Responding vs Reacting to the COVID-19 Crisis

Article #7 in a series exploring the business world’s response to the COVID-19 crisis. This series was inspired by the America Reopens Handbook, which was created by the BizBreakthru team and is available to members

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In our last article, we described the five strategies that companies can deploy to increase the likelihood of successfully navigating a crisis. those were, briefly:

  1. Always be in crisis mode
  2. Have a clear purpose
  3. Be progressive
  4. Respond quickly, but do not react
  5. Be agile

We also ended with a comparison between reacting and responding, and cautioned communicators and business managers to try to understand the difference, but didn’t offer much guidance on how to do so. So first, here’s a quick test. Before you act, ask yourself two questions:

  1. Will this action add value to the conversation, and to my company?
  2. Is this action more likely to unify than divide my community or our society?

If you answer “yes” to both of these questions, then you are responding. If you answer “no” to either of these questions, then you are just reacting.

Of course this moment of introspection and reflection will delay your action. And of course, the resulting pause will make you uncomfortable. Nature abhors a vacuum, and so do humans. It’s why we tend to fill gaps in our speech with “umms” and “uhhs.” Smart communicators learn how to embrace silence. Even smarter ones use it to their advantage—it’s a classic interview and investigation technique, for example.

Remember that quick ≠ agile. Companies that are quick to react tend to make decisions too fast, without the benefit of analysis. Companies that are agile have systems in place that allow them to incorporate analysis into the action, which turns their reactions into responses.

While much has been said about the agile methodology — there’s a very good overview of it here — it is not the only way to maximize speed, while still incorporating feedback quickly. Organizations that have adopted this technique are called “fast-response organizations,” and they are characterized by the ability to rapidly “phase shift” between three rather different organizational “modes.”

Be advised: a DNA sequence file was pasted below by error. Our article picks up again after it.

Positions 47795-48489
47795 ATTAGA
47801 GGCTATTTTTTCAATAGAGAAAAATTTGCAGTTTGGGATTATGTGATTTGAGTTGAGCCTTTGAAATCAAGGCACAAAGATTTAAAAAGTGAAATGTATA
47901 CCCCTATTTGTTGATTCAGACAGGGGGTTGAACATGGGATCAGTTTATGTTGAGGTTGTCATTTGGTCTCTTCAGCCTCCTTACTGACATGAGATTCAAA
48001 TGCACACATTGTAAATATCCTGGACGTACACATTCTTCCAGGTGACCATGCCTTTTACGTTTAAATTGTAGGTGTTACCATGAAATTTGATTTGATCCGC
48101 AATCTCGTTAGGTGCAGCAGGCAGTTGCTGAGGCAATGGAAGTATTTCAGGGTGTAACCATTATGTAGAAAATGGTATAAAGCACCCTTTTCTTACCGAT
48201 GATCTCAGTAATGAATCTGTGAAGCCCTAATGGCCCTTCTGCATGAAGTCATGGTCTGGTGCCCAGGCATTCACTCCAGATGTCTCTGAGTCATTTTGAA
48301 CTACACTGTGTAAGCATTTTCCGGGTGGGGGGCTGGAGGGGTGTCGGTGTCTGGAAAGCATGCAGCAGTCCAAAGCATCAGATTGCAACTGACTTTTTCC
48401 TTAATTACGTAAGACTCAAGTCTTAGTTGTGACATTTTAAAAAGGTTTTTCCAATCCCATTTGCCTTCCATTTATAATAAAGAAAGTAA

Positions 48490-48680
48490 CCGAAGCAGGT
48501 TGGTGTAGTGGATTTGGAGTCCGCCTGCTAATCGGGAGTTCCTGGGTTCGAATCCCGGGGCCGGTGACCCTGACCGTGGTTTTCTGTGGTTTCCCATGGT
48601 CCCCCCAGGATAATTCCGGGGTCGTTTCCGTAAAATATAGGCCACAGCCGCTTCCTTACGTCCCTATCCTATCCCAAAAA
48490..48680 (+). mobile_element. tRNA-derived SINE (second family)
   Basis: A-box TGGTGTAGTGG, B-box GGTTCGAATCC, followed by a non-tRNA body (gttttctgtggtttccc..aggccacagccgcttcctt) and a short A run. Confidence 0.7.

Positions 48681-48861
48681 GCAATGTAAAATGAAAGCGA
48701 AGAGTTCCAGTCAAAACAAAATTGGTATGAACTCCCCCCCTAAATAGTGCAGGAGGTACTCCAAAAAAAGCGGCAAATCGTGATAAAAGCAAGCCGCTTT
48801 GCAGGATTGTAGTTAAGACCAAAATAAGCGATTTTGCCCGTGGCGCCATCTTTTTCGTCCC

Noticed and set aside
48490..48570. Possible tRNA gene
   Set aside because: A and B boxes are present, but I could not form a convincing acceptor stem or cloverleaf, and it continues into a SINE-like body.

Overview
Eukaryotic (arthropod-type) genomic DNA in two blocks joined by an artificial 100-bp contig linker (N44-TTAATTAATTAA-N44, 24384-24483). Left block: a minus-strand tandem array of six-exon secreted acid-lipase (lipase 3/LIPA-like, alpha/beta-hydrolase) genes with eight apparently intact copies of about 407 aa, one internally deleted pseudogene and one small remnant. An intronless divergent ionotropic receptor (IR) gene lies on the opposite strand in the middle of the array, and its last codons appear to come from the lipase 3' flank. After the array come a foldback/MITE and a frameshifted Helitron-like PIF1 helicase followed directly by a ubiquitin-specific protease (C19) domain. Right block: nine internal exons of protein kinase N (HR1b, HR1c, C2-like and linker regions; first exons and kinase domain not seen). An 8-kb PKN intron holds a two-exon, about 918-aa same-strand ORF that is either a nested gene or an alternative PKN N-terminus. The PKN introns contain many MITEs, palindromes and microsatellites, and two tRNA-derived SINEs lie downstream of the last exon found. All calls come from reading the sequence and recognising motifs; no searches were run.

The Three Modes of Organizing in a Crisis

“Fast-response organizations” include first responders like police, military and fire and rescue. According to Schakel and Wolbers, during a developing threat incident, these organizations “regularly transition between [three] modes of organizing, each characterized by practices that shape command, allocation and information sharing.” The three modes are:

  1. Designed. In this model, “predefined lines of command are used to mobilize scheduled resources and designated actors to discuss and decide upon an appropriate course of action to handle [an incident], which is thought likely to develop in a predictable manner.”
  2. Frontline. As the organization continues to engage in crisis response, “command is delegated to the units closest to the action by making use of ad-hoc allocated personnel, who engage in bounded improvisation to handle an incident, which is comprehended yet rapidly developing. It is a crucial mode of fast-response organizing, as frontline officers have access to concrete situational details, which are essential for navigating ambiguity and dynamism.
  3. Partitioned. As an incident rapidly develops into a crisis, where the required speed of response is high and predictability rapidly decreases, “command is formed in separated pockets of control, making use of personnel who spontaneously engage with an element of the unfolding crisis, based on their own local perceptions. The separation of the organization into distinct pockets of control likely occurs when responders are confronted with a large-scale and distributed crisis situation, and perceive the need to act immediately. In this context, control means ‘the capacity to focus on the critical tasks that will bring the incident to a non-destructive, non-escalating state.’”

Now at the same time we’re facing a health crisis, we’re also facing a criminal justice crisis, and we’re seeing the downside of the “fast-response organization” model: it breaks down quickly without constant training, and if executed without a strong and clearly defined purpose. This is why all five of these strategies are required — you cannot simply pick and choose the strategy you want. Your response to the COVID-19 crisis, the economic downturn, and to the social justice crises facing our community must incorporate all five strategies if you are to succeed.

How are you balancing speed with analysis? Let us know! Share your comments below!

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